Wednesday, November 06, 2013

A New B'ak'tun

Life upheaved yet again this September. I’ve entered a new personal b'ak'tun, it would seem.

My six-to-seven on/off years at Paul Wurth Inc. came to an abrupt close, but it shouldn’t have been a surprise. The company was changing rapidly and news came down that they were moving into offices in Downtown Pittsburgh. That pretty much made the decision for me. Amy spent years commuting from Waynesburg to the North Side when she worked for Verizon and that commute nearly killed her (literally on a couple of winter drives). Plus, she was being paid almost double my salary at the time, so there was no up-side to the idea of my staying with the firm.

I’d figured that they’d keep me on at the office until the end of 2013. They had other thoughts and jettisoned me before the end of their quarter. This decision had less to do with me than it did saving the company a grand or so by getting me off the books. There followed some financial wizardry, none of it to my benefit, but the long and short of it is that I got a firm handshake from HR and was shown the door, given about twenty minutes to pack my shit, say some brief goodbyes and agree that this way I could still apply for unemployment.

[Aside: when I returned a few weeks later to deliver the severing paperwork, the same HR official told me that they received the unemployment notification and that they “weren’t going to fight it.” This came with an air of great magnamity. “Why would you?” I asked.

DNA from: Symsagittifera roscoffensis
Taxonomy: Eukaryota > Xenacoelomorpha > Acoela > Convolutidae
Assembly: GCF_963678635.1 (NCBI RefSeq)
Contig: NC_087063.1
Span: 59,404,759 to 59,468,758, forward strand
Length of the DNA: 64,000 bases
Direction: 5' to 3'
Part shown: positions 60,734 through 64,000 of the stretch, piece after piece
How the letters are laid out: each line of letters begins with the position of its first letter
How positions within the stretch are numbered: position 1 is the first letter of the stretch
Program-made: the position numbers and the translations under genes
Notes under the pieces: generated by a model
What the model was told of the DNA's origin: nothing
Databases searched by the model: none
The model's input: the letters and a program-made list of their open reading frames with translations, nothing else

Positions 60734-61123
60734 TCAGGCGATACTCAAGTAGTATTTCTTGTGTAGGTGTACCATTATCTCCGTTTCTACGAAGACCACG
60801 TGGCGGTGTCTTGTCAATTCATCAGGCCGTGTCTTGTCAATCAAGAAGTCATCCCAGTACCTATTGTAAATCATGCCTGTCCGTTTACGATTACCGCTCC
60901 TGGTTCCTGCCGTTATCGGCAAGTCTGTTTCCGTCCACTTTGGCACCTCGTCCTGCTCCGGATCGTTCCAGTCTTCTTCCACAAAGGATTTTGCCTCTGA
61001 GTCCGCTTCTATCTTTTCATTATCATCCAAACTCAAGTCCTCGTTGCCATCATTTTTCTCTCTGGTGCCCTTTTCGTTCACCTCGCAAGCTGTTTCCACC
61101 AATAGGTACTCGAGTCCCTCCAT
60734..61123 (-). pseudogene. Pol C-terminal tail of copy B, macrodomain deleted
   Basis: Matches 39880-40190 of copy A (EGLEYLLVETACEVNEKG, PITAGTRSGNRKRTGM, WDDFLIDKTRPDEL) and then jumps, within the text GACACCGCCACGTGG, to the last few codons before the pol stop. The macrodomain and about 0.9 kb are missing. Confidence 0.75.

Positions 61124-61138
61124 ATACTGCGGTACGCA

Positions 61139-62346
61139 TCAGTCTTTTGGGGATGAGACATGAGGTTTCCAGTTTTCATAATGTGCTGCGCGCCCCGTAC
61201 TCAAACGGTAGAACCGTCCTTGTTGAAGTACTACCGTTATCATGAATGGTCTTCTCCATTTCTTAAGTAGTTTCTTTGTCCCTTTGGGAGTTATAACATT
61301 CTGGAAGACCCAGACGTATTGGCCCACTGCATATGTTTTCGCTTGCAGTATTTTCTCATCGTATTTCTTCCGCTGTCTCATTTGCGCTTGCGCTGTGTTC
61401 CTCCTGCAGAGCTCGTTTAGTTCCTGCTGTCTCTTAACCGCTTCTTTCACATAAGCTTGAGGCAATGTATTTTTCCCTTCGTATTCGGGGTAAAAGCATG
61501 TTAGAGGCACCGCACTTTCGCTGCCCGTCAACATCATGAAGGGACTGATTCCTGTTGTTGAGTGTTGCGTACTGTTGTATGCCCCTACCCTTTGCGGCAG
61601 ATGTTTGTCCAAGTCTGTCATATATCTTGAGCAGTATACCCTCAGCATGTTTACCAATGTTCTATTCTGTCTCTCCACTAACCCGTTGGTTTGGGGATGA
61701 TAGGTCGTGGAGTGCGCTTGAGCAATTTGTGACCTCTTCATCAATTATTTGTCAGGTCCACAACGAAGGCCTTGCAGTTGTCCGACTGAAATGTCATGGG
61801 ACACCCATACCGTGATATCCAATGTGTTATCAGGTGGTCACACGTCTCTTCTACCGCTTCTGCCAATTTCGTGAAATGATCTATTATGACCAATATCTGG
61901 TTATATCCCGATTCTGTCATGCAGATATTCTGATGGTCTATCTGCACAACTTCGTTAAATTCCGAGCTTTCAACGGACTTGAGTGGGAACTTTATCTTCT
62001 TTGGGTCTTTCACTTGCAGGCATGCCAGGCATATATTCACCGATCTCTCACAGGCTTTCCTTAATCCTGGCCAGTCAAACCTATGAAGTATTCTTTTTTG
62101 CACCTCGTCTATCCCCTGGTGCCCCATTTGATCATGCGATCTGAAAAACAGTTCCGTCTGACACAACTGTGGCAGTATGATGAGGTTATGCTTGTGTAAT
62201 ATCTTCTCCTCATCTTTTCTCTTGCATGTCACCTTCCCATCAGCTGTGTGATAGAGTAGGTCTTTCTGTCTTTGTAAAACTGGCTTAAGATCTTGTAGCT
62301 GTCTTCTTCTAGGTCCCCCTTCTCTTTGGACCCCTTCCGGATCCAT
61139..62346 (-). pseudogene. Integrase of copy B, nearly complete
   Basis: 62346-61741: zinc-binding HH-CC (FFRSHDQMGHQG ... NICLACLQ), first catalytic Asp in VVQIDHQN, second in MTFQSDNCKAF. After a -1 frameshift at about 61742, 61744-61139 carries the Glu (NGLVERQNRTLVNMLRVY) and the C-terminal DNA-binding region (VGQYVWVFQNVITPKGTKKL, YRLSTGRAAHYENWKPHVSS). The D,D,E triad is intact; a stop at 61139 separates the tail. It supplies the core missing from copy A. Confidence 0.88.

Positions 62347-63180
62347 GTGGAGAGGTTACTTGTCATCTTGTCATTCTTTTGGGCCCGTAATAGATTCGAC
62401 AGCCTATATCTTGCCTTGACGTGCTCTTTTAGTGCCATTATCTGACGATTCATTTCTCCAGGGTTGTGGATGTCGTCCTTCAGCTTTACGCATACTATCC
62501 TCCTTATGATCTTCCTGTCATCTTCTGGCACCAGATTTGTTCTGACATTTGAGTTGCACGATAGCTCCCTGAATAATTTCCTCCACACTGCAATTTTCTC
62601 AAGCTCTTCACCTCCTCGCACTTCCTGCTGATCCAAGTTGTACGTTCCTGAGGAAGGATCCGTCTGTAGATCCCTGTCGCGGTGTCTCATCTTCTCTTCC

“We’re not,” he responded. “We could though. I just wanted to let you know—”

“It’s not up to the company.”

“I’ve fought it before and I never lose. But—”

“Why are you even telling me this beyond your own power trip?”

“I wanted to tell you not to worry—”

“I wasn’t worried.”

So I took leave with one last little confrontation wherein someone had the small penile need to assert dominance over me. Cementing the notion that I’d made the right decision.]

I’m not crazy about how things ended, but the ending was inevitable. The company was changing rapidly and I didn’t fit into their current plans, much less their future ones. Back onto the dole I went.

We made sure to get our myriad prescriptions refilled before the benefits stopped. We stocked up on preparable foods, started putting miscellaneous crap on eBay—the usual things you do when you become jobless. I’ve been lucky enough that the majority of times I’ve gone on unemployment, I saw it coming ahead of time. Like those other times, I had plans set in motion. Also like those other times, I must have said them out loud at some point which, as we all know, greatly amuses god. 

The one thing I've been able to do with fair consistency is write every day. It's a habit I've never forced myself to adopt in the past, though I paid lip-service to it in lectures and articles. In the month-plus that I've been unemployed, I've missed writing either because I wasn't home and/or too tired/sick to stick to things. These occasions have been far less frequent than in the past, so I'm looking at this as a good thing. I may not dig everything I write--there's a Middle Grade horror novel I'm working on now that refuses to reveal its footing--but at least I'm doing something beyond Facebook Statuses on an almost-daily basis. 

The next step is to turn this motivation into profit. Which seems to mean turning back time and returning to the '70s when print media was valued. Or at least to some point prior to the ubiquity of the internet and the idea that "anybody" can write. Monetarily speaking, I'm up against a lot of "anybody"s, most of whom are willing to crank out their illiterate screeds for free. Or for the Huffington Post or Salon. "For the exposure."

What's the old saying? A writer could die from exposure.